Four Engagement Metrics Your Content Marketing Program Is Probably Misinterpreting


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Content engagement analytics should tell you what formats, channels, and topics are resonating with your audience. Getting the full picture on engagement can take some digging, but it’s key to keeping visitors moving down the funnel towards conversion and ROI.&

Unfortunately, engagement metrics often come from platforms designed for analyzing web traffic versus content marketing, and these metrics are easily misinterpreted; as a result, many content marketers have blindspots in their analytics insights.

Here are four content engagement blindspots common in marketing program analytics& — along with how to fix them.

Engagement Metrics& that Matter

What you’re tracking:& Bounce rate

Why this may be misleading:& The bounce rate measures single page sessions& or more accurately, the percentage of sessions in which visitors went to a single page and left. The trouble with using this binary to measure engagement rests in how the bounce rate is determined.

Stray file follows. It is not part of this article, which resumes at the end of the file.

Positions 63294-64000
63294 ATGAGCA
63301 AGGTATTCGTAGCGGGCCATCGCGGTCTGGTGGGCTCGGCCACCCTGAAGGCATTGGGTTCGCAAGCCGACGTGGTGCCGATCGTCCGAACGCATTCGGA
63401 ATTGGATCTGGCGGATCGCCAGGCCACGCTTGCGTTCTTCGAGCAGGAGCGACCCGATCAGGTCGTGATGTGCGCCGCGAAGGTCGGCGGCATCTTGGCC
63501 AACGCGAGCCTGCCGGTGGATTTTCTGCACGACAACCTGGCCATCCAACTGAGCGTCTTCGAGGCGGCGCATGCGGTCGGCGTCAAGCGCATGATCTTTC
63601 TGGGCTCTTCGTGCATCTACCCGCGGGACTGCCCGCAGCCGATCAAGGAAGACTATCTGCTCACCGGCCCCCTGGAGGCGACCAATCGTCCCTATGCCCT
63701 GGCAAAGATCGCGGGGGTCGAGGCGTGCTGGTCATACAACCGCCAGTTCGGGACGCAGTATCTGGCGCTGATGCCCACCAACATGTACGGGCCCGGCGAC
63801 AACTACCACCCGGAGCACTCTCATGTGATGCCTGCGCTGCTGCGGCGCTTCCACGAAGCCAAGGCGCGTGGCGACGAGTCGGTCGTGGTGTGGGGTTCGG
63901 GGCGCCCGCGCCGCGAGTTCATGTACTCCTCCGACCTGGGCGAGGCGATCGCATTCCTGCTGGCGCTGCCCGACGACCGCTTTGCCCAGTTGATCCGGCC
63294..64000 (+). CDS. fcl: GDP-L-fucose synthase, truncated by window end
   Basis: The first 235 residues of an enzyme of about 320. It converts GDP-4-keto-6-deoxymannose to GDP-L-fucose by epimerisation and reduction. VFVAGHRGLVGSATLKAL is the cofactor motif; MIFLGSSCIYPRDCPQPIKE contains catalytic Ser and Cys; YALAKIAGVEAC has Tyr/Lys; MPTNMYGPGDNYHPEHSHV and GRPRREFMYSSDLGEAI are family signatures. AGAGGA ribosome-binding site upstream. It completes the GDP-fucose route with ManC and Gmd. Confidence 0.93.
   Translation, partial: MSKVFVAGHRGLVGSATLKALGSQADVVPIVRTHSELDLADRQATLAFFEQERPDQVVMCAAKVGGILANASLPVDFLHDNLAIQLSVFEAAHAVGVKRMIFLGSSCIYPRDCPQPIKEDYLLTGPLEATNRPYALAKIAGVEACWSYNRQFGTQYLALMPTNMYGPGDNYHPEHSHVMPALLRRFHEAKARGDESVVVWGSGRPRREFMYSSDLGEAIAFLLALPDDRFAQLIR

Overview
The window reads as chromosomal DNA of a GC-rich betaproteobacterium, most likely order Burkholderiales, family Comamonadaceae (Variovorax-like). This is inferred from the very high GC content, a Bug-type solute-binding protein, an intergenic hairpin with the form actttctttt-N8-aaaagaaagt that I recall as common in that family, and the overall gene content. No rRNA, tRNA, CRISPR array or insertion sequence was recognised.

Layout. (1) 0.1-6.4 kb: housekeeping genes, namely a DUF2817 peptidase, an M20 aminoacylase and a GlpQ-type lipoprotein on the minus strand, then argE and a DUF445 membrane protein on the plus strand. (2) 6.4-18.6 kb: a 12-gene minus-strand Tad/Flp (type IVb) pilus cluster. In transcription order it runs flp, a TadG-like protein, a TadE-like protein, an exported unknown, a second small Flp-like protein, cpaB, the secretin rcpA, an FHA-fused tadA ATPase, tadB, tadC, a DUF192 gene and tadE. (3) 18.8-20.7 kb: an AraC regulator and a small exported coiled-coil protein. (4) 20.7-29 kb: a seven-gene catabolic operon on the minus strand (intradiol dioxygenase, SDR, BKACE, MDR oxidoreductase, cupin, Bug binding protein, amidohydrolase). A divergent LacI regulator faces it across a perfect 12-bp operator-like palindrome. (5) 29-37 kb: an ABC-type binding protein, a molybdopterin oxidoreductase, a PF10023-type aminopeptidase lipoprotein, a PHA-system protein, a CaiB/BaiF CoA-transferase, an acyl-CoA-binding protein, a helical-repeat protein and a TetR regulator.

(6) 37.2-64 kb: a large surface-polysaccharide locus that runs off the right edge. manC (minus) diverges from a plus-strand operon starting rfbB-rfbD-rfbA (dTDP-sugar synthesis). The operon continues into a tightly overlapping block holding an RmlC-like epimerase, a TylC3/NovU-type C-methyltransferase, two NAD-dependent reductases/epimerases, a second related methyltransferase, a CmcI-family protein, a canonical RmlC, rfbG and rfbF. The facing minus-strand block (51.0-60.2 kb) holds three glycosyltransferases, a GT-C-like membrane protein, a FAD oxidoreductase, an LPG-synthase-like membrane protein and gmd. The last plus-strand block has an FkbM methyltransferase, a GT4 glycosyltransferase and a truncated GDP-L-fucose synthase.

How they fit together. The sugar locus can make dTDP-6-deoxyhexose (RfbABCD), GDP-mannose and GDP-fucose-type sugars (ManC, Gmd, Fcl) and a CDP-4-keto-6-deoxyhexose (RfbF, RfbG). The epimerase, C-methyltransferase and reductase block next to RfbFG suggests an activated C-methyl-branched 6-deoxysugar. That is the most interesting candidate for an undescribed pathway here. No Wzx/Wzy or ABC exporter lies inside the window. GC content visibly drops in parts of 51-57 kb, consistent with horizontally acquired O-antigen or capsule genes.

A visitor is considered “bounced” if they only visit a single page. But in an SEO and social media driven world, many people do specifically visit one page& and that might be a good thing. It can mean that page the visitors landed on answered their question or gave them what they wanted. Still, per Google Analytics, a one-page visit is considered a fail even if visitors are reading the entire article or clicking through the entire interactive embed.

Fortunately, there’s a workaround.

The solution:& First, review your bounce rate for individual content pages.

Then ask:

  • Does it seem artificially high?
  • Are we sending people specifically to these pages via other campaigns?

Your bounce rate becomes zero when an event is triggered. Create events such as a time duration on pages that have high bounce rates. When the event gets triggered, it overrides the bounce rate and you get credit for these single page views.

[Need more visuals? Watch our webinar on marketing analytics blindspots.]

What you’re tracking:& Session duration and average time on page

Why this may be misleading:& Of course you want people to spend as much time with your content as possible, but your duration analytics may not tell the whole story.

Again, how these metrics are measured impacts what they’re revealing. Google Analytics (GA) measures session duration using time stamps of when you arrive at each page (Adobe measures off actual time accrued). This becomes problematic because the time from when a visitor enters the final page of their visit to when they leave the site isn’t included in the session calculation. Measures

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